Glock v. Glock, Inc., 797 F.3d 1002 (11th Cir. 2015) [click for opinion]

Plaintiff-appellant Helga M. Glock (“Helga”) divorced her husband Gaston Glock (“Gaston”) in a dissolution action in Austria. In support of that action, Helga sought and obtained discovery from Gaston’s related business entities in the United States under 28 U.S.C. § 1782. Later, Helga filed a RICO action in the United States against Gaston and the business entities. In the RICO action, Helga sought to use documents she had obtained as a result of her § 1782 petition.

Gaston objected, arguing § 1782 prohibits litigants from using the documents or information they obtain in unrelated litigation in the United States. Alternatively, Gaston argued Helga violated the protective order entered in her § 1782 action by using the documents in an unrelated litigation. The district court agreed with Gaston, concluding that allowing Helga to use evidence obtained in a § 1782 action in a separate civil lawsuit in the United States was “contrary to law” and that the protective order should be construed to prohibit such use since it was entered in the context of a § 1782 action.

The Eleventh Circuit rejected the district court’s interpretation of § 1782 and also found that the protective order entered in the § 1782 discovery action did not prevent Helga from using the information she obtained in the RICO action.

The Eleventh Circuit recognized that whether a litigant could use discovery under § 1782 in an unrelated matter was a question of first impression in the Eleventh Circuit. The dispute arose because the language of § 1782 authorizes discovery in U.S. courts “for use in a proceeding in a foreign or international tribunal.” Gaston argued this prohibited Helga from using the documents in a domestic RICO action. The Eleventh Circuit disagreed, finding Congress did not express a clear intent that § 1782 evidence could “solely” or “only” be used in a foreign proceeding.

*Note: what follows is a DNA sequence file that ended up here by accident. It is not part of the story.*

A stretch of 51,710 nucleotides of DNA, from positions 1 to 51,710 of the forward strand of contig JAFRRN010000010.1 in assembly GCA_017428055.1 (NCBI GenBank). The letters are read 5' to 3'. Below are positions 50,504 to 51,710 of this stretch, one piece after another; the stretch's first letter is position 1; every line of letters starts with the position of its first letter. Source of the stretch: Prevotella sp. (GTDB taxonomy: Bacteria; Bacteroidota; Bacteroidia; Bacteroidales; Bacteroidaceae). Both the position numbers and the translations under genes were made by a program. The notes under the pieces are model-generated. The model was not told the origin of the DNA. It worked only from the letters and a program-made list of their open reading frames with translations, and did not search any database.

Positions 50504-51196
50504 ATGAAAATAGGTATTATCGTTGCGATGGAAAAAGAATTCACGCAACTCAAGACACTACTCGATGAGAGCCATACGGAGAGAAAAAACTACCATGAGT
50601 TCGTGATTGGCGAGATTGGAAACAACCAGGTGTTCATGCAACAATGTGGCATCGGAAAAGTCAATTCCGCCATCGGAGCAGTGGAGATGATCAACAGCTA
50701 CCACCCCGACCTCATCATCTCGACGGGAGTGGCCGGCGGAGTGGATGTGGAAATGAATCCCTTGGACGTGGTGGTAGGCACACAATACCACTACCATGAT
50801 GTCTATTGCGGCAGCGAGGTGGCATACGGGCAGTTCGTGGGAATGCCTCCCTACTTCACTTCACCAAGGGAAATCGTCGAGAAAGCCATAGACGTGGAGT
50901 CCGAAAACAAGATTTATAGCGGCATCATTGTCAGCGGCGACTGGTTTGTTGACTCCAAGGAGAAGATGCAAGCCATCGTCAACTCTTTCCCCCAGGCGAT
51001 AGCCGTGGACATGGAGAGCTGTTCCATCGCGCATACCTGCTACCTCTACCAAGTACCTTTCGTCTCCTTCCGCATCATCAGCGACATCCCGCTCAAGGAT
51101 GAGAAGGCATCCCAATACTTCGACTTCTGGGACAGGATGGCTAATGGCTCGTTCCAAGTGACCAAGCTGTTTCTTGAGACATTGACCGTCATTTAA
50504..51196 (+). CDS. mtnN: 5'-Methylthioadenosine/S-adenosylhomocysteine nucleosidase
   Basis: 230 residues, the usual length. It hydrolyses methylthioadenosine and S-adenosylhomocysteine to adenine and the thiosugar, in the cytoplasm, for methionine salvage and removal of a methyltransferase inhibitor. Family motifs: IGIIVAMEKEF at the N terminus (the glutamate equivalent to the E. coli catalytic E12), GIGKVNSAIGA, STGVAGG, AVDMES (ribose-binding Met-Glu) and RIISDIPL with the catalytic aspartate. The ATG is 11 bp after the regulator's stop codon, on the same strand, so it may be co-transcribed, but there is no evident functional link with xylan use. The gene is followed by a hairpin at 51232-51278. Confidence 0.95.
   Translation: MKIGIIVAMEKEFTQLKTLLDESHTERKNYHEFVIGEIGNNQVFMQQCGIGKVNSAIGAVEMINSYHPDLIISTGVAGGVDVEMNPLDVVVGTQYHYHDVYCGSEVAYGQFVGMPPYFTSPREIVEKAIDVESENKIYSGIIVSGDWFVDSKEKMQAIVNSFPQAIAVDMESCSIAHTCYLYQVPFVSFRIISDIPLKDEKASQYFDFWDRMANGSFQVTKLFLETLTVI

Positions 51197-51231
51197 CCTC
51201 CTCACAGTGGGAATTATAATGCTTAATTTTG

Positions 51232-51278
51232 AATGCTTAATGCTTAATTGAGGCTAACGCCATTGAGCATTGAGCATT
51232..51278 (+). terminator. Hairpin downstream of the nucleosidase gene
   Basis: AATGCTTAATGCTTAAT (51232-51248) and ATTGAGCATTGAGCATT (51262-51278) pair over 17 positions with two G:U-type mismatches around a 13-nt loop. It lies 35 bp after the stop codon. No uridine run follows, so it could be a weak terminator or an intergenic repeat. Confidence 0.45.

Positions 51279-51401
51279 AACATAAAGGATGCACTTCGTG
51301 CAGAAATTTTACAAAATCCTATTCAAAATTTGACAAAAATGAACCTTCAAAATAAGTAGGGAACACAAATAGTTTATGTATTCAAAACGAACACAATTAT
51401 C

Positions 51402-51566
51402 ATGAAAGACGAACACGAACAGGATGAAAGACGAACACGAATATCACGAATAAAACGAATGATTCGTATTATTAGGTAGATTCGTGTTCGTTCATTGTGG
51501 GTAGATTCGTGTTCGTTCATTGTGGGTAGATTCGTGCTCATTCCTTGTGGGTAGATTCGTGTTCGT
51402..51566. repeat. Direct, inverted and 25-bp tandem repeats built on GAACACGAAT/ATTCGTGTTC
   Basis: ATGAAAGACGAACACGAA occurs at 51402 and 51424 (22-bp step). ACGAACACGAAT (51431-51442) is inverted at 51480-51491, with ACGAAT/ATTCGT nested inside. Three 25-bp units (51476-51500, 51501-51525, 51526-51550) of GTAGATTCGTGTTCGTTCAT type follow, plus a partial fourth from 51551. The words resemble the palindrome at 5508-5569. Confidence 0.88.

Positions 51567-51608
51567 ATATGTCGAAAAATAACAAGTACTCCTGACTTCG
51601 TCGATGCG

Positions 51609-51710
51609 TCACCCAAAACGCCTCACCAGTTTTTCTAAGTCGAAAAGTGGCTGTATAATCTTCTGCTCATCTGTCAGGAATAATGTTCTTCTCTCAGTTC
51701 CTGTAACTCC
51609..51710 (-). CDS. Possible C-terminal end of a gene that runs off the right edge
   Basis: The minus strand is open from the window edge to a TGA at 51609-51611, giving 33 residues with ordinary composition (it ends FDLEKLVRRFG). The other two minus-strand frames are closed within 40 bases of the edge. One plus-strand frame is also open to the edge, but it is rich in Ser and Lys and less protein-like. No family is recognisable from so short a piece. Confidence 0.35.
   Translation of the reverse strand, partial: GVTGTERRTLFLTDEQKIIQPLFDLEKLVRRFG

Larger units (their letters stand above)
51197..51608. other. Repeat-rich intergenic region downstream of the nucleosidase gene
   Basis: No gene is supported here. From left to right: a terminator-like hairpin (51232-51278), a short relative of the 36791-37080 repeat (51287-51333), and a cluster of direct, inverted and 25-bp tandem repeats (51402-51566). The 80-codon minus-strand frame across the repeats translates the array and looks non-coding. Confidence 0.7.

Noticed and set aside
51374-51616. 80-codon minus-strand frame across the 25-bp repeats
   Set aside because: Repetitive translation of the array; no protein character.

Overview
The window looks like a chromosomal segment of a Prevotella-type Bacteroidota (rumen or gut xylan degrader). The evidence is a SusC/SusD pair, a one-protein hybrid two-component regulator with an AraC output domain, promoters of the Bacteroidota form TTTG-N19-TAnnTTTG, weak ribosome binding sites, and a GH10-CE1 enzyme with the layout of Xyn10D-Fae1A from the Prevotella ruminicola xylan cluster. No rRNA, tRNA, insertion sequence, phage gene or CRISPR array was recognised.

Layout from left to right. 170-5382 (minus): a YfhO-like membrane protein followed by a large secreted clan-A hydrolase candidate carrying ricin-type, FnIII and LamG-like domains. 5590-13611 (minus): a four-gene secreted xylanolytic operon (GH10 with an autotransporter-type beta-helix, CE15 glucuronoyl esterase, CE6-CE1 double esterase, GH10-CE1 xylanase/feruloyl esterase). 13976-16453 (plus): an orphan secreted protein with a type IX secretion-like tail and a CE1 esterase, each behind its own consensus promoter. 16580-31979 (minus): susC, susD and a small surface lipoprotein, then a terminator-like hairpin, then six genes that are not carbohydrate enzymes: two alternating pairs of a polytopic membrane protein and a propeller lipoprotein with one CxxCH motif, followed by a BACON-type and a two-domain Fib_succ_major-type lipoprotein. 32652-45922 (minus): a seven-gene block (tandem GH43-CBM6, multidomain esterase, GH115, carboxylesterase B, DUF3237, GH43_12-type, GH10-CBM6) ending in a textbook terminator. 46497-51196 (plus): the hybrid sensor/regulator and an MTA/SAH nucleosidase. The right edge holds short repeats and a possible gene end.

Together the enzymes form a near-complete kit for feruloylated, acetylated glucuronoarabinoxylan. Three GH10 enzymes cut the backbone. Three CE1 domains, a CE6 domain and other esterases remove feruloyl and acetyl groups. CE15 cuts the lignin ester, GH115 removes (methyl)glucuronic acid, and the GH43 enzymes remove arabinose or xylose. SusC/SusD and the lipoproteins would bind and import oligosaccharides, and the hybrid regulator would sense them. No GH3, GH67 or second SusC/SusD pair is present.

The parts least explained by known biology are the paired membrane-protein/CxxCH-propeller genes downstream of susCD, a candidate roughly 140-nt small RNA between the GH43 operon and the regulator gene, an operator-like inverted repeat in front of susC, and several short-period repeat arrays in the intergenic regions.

Gaston also pointed to the U.S. Supreme Court’s suggestion in Intel Corp. v. Advanced Micro Devices, Inc., 542 U.S. 241, 247 (2004) that courts, in considering whether to exercise discretion to grant a § 1782 application, evaluate whether the application “conceals an attempt to circumvent foreign proof-gathering restrictions or other policies of a foreign country or the United States.” Gaston argued that construing § 1782 in a way that does not prohibit later use of evidence obtained under the statute would allow parties to circumvent domestic discovery rules. The Eleventh Circuit disagreed, noting that under Intel, a party suspecting such subterfuge should bring it to the attention of the court at the time of the § 1782 application, or seek a protective order prohibiting use of the documents in U.S. proceedings.

Finally, the Eleventh Circuit dismissed Gaston’s argument that the protective order in the § 1782 action prohibited use of the documents in the RICO action, because the language of the protective order did not expressly preclude Helga from using the § 1782 evidence in United States civil litigation.

Michael Lehrman of the Chicago office contributed to this case summary.